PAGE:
- Creation of a Palestinian state that will end the structure of apartheid for Palestinians living under direct occupation in the West Bank and Gaza Strip.
- Right of return for Palestinian refugees (who constitute the bulk of the Palestinian diaspora) to the Palestinian state or generous monetary compensation, with a modest to symbolic qualifying for return to their original land now in Israel.
- Citizenship for Palestinian residents of Jerusalem by incorporating much of East Jerusalem into the Palestinian state.
Such an end of occupation agreement would end apartheid for all Palestinians except Palestinian Israelis. [True, if implemented].
Palestinian Israelis will still have their lives constrained by tens of laws that discriminate against them – what Falk calls apartheid.
But the Palestinian Israelis are not abandoned. The Joint List (the united Palestinian political parties that were supported by about 87% of the Palestinian Israeli electorate in the last election) support a 2SS as the first step to a more egalitarian Israeli society. They believe that once there is peace, Palestinian Israelis will no longer be seen as a potential fifth column that is sympathetic to the enemy.
They believe that peace will create a different environment in Israel where reforms will be easier to enact. [Yes, if real peace, no if a peace that is one-sided in Israel’s favour, including settlers and Jerusalem].
We understand that eliminating the 50 plus Israeli laws that discriminate against Palestinian Israelis will take many years. That said, we note that Palestinian Israelis, even under discrimination, are integrating themselves into Israeli’s academic, medical, commercial, technical, and entertainment life, and anticipate that as integration expands, repealing discrimination laws will be easier. [Adapting to second-class status is not an assurance that deep discrimination will never happen].
Can it Happen?
Some might say that assuming that an agreement will be as comprehensive as outlined here is unrealistic. They would say that Palestinian leaders will capitulate to Israeli dictates under pressure from the United States.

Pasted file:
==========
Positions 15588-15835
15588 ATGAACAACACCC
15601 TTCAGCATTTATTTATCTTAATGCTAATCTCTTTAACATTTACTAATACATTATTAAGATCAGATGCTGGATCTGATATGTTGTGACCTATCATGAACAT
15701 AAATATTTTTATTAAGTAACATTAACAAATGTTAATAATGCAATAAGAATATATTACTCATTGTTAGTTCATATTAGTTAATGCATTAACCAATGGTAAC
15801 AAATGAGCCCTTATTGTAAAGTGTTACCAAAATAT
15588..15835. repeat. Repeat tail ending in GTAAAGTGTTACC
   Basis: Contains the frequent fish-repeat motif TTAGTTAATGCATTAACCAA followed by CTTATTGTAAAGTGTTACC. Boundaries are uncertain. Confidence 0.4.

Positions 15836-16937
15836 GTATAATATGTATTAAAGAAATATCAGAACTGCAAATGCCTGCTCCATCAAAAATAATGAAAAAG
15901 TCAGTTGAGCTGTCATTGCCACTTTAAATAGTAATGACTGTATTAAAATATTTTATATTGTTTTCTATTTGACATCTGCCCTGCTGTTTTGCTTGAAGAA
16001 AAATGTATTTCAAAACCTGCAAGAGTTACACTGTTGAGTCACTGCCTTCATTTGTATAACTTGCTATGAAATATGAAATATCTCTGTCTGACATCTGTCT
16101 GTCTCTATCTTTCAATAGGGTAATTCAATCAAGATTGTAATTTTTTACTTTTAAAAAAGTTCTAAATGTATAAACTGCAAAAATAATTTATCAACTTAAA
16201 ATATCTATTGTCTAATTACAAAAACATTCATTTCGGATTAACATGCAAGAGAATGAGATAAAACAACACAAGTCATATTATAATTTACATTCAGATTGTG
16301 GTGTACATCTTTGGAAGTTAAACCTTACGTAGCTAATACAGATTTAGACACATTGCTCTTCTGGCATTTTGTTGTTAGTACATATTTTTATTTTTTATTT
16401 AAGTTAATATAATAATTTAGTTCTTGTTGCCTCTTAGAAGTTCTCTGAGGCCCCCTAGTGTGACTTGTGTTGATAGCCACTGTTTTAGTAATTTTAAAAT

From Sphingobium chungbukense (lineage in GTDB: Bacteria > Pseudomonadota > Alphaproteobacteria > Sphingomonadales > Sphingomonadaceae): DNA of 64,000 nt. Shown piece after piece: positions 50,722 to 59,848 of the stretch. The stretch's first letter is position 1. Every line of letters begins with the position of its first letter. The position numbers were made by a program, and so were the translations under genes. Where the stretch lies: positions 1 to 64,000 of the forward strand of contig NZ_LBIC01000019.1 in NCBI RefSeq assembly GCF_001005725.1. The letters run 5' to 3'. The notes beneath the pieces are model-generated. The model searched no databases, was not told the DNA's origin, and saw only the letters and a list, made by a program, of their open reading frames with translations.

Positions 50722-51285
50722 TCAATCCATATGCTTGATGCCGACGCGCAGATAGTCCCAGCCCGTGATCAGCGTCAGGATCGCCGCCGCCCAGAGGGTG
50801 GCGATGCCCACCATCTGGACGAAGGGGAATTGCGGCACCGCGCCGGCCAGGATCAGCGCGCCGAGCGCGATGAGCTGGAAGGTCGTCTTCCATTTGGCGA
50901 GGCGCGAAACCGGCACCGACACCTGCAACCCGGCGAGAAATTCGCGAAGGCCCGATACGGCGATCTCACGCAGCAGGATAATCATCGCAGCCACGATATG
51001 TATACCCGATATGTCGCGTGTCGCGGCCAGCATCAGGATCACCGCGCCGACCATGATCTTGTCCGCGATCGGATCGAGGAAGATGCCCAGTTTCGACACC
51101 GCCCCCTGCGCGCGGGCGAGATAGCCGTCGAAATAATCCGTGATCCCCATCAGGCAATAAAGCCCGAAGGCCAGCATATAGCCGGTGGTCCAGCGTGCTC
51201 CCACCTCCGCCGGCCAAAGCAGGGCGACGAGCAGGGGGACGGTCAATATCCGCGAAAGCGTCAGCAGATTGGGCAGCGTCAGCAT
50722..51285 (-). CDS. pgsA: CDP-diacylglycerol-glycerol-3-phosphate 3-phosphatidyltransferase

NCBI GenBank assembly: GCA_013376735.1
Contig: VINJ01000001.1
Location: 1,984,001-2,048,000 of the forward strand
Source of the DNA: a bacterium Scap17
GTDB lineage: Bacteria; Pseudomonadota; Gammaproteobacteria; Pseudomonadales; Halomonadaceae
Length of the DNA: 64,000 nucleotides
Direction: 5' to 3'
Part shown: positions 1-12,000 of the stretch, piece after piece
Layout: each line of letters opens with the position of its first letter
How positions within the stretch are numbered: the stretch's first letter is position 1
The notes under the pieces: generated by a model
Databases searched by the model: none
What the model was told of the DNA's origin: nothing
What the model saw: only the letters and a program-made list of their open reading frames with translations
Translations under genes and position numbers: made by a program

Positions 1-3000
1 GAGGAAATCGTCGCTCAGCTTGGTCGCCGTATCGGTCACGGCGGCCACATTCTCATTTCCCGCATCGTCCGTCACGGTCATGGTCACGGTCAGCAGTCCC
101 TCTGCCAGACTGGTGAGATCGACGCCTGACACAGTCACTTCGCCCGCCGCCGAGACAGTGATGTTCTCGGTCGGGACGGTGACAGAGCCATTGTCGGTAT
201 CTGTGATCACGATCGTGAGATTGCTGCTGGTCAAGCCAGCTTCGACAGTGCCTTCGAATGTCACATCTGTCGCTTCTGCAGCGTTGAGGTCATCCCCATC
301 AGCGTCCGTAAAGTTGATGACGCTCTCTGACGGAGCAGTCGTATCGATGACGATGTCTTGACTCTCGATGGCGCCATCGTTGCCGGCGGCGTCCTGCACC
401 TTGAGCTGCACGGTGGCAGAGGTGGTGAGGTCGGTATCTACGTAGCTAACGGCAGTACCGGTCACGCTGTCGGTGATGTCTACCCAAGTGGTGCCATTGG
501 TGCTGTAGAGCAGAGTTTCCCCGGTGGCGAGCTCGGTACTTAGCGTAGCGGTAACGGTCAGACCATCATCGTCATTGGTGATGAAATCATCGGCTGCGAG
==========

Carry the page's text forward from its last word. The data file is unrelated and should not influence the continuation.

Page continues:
But the history of Palestinian-Israeli negotiations is that Palestinian leaders have not agreed to sub-standard agreements. Two examples are the 2000 Camp David and the 2008 Olmert-Abbas talks. In neither case, or any other, has a Palestinian leader sold-out the Palestinian people.
Others might say that Israel will act unilaterally, withdrawing its army and police with no coordination with the Palestinians. This is what happened during the 2005 disengagement from Gaza when Israel removed its settlers and army and essentially threw the keys on the ground. [Not really; borders hardened, incursions frequent].
But Israel will not unilaterally withdraw from the West Bank and East Jerusalem without making arrangements for its 550,000 settlers. Even if Israel annexes the land between the 1967 Green Line and the separation wall, it must still make arrangements for 100,000 settlers living east of the wall, many of whom may want to remain living in the biblical West Bank. [Legalizing the settlements is incompatible with real peace; settlements unlawful, and their persistence must not intrude on a Palestinian state].
Another factor is that even though many Israelis blame the post-disengagement unrest with Gaza completely on Hamas, there are key Israelis who understand that it was withdrawing from Gaza without coordination, that opened the door for Hamas’ takeover. [Written from a very Israeli point of view; the corruption & collaboration of Fatah is closer to the explanation of the rise of Hamas].
We think Richard Falk created a strawman when he said that ending the occupation is not enough.
In fact, ending the occupation goes a long way to ending the structure of apartheid.
By saying ending the occupation is not enough, Falk is destroying the international political movement that unifies world-wide opinion to end Israeli oppression of Palestinians by ending the occupation and promoting a Palestinian state alongside Israel. [We can debate who has created ‘a strawman’; I believe the kind of SS2 that the authors propose is as remote from present credibility as is the kind of integrated dismantling of apartheid that I believe to be the necessary and desirable prelude to a sustainable peace]. [I welcome this exchange of views as it helps clarify the obstacles to real peace and how to overcome them].
Jeff Warner is the Action Coordinator for LA Jews for Peace; he visited the West Bank and Gaza Strip as part of four humanitarian missions, most recently the 2017 Jewish Center for Nonviolence 9-day mission to Bethlehem and Hebron.